And now to the debates over the composition of kimchi and the origins of the ingredients. There is a general acknowledgement that Kimchi changes over the centuries with the introduction of various vegetables. There is argument over the original ingredients of Kimchi with the present day use of Chinese/Napa cabbage being used as an argument that no other cabbages were available prior to this and so the original ingredient was not cabbage. It is not disputed that the original Kimchi was made with white radish, however, Purely Probiotic’s The Bacteria Blog notes that kimchi was indeed made with other seasonal cabbages (e.g yangbaechu or green cabbage) before the 19th century, and that trade with India, which is recorded from circa 2030 B.C.E. could easily be the source for various types of cabbage.
Peppers too are a source of debate with some saying that they were introduced during the colonial invasions of Korea by the Japanese (chilies coming to Japan via Portuguese traders). Others point to the 1552 (pre trader contact) recipe which contains two types of peppers/chilies. It is countered that Korea too may have had trader contacts and that the introduction of chilies was not due to invasion by the Japanese. This becomes an important point for the origin story of Kimchi – is it a Japanese introduced product adapted by Korea or is it a truly Korean dish? What is agreed is that chili does not become dominant in Kimchi till the 19th century.
Mass production of Kimchi began in South Korea in 1966 to serve soldiers during the Vietnam war and today there are over 400 industrial kimchi manufacturers in South Korea. However as well as being a food of war it has recently also been an item that has been utilised in the uneasy relations between South Korea and its historical antagonists China and Japan. For instance, Positively Probiotic tells us that in 1996 Japanese factories started making a Japanese version of kimchi that was not made the Korean way, despite being sold under this label. This resulted in massive Korean protests and successful lobbying for kimchi’s 2001 inclusion in the Codex Alimentarius, which was followed, importantly, by its inclusion in 2013 in the UNESCO Lists of Intangible Heritage.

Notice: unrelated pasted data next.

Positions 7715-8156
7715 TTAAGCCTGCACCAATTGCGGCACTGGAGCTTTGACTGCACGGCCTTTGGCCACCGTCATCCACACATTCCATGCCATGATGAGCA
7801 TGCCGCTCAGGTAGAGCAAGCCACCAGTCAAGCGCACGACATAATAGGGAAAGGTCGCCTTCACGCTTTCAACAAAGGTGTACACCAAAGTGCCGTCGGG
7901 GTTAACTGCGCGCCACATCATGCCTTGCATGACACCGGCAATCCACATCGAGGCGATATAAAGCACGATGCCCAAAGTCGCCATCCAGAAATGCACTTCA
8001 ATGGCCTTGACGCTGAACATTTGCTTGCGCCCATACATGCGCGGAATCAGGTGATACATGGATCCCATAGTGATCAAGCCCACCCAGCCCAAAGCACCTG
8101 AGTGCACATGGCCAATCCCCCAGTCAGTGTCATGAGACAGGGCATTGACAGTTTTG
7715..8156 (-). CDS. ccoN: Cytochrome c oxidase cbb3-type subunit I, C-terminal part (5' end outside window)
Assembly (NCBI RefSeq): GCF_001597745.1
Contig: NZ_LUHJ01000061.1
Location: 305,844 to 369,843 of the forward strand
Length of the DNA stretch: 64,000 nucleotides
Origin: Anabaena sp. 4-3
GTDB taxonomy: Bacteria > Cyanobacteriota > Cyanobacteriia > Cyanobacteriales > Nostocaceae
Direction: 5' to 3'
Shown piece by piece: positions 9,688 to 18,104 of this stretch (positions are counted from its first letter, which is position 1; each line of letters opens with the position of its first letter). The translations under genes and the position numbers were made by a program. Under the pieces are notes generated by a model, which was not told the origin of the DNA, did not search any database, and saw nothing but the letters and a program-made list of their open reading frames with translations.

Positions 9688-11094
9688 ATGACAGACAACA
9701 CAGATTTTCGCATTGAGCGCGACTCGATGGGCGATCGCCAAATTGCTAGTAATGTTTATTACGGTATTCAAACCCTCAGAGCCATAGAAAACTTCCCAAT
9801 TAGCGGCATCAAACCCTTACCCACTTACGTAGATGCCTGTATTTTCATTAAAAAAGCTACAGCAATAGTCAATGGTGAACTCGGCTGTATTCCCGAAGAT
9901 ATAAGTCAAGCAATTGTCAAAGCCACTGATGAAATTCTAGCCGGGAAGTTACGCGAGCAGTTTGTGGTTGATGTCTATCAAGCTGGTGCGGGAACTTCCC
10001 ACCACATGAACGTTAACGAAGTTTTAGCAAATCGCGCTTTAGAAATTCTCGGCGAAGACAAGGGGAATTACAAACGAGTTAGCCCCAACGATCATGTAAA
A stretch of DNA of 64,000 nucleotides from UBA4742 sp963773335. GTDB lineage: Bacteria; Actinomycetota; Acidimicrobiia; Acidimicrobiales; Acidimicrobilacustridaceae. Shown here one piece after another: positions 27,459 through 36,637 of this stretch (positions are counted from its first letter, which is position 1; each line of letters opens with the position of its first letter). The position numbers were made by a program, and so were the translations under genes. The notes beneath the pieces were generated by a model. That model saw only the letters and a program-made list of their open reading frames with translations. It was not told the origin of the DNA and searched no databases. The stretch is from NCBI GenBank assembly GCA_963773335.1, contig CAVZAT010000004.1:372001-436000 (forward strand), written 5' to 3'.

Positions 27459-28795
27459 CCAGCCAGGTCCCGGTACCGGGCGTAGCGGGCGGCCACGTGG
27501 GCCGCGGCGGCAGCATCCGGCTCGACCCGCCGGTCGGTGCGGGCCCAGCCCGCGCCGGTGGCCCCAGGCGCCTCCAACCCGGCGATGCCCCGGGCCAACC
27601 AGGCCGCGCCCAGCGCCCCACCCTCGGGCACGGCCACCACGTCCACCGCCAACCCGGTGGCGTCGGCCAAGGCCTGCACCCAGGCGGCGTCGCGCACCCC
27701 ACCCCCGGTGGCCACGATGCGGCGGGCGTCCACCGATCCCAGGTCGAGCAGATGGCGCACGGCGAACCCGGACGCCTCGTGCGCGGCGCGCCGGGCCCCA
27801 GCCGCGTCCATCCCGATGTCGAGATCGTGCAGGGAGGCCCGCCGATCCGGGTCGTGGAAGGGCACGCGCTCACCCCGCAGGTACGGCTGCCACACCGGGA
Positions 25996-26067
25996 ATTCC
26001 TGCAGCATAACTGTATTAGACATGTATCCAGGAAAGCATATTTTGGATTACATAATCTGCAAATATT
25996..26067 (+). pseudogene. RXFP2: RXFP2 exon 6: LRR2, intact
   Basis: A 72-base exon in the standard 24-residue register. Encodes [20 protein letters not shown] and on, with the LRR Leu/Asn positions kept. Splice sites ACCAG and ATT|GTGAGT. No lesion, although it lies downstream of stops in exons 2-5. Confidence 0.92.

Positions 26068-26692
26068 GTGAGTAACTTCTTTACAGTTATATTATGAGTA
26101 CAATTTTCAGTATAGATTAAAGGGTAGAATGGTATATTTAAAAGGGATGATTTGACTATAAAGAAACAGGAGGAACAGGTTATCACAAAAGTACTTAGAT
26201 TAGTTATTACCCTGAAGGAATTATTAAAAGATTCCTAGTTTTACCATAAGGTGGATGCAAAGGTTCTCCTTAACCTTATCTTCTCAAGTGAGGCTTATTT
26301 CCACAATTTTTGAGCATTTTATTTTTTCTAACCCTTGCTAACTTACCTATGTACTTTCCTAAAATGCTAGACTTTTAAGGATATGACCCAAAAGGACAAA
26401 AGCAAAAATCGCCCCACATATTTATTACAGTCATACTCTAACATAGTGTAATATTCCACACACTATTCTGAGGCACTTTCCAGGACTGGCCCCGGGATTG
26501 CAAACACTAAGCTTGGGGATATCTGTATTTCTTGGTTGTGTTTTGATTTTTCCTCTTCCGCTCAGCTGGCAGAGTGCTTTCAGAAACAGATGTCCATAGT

It is ironic that China is the main supplier of kimchi to South Korea. In 2014 98% of Korea’s imported kimchi came from China. For various reasons, mainly to do with Chinese kimchi health scares, Chinese kimchi is said not to be favoured by Koreans and the majority is used by restaurants. Even though origin and heritage is now indisputable, and despite the majority coming from China, Korean kimchi is still used as a weaponised product. This can be seen, for instance, in the Chinese boycott of Korean Kimchi (amongst other South Korean bands, people and goods), in 2017 for their housing of an American missile system. The new ‘sanitation’ rules imposed by China have also led to a huge reduction in the Korean kimchi export market to China, ‘Perhaps the Chinese government is aware that the new rule is strict,” said an official at the (Korean) Ministry of Agriculture, Food and Rural Affairs. “I think this is a strategic move aimed at supporting Chinese kimchi makers.’ (Korea Herald)
However, Koreans, it turns out, also are partly responsible for lack of kimchi sales – they simply aren’t kimjang-ing like they used to, as the Korea Herald reports, noting that, domestic consumption has dropped dramatically. Dr. Park Chae-lin of the World Kimchi Institute explains that the reasons for this are that people are eating out more, are eating less salty foods, and have developed a taste for Western foods. And as Park explained, ‘people don’t tend to eat kimchi with spaghetti.’ Mmmm perhaps we can change that?
But let’s get back to the eating and making of kimchi. There are lots of books and sites out there who will give you good advice, and good recipes. I’ve added some above, just click on the link and it will take you to a world of kimchi.
And so to this weeks recipe. There are many, many to choose from, but I know that I am impatient and I suspect some of you are too, so, although true Kimchi is a fermented and preserved dish, there do exist Kimchi recipes which require no fermenting. You can eat it right away, just like salad. Both fresh and fermented kimchi can be used in many recipes, or as a side dish. Geotjeori is basically a kimchi that’s made to be eaten fresh without fermentation and that is what this week’s recipe is. Hyosun from Korean Bapsang has a lovely recipe for Geotjeori but the one below is from BBC GoodFood.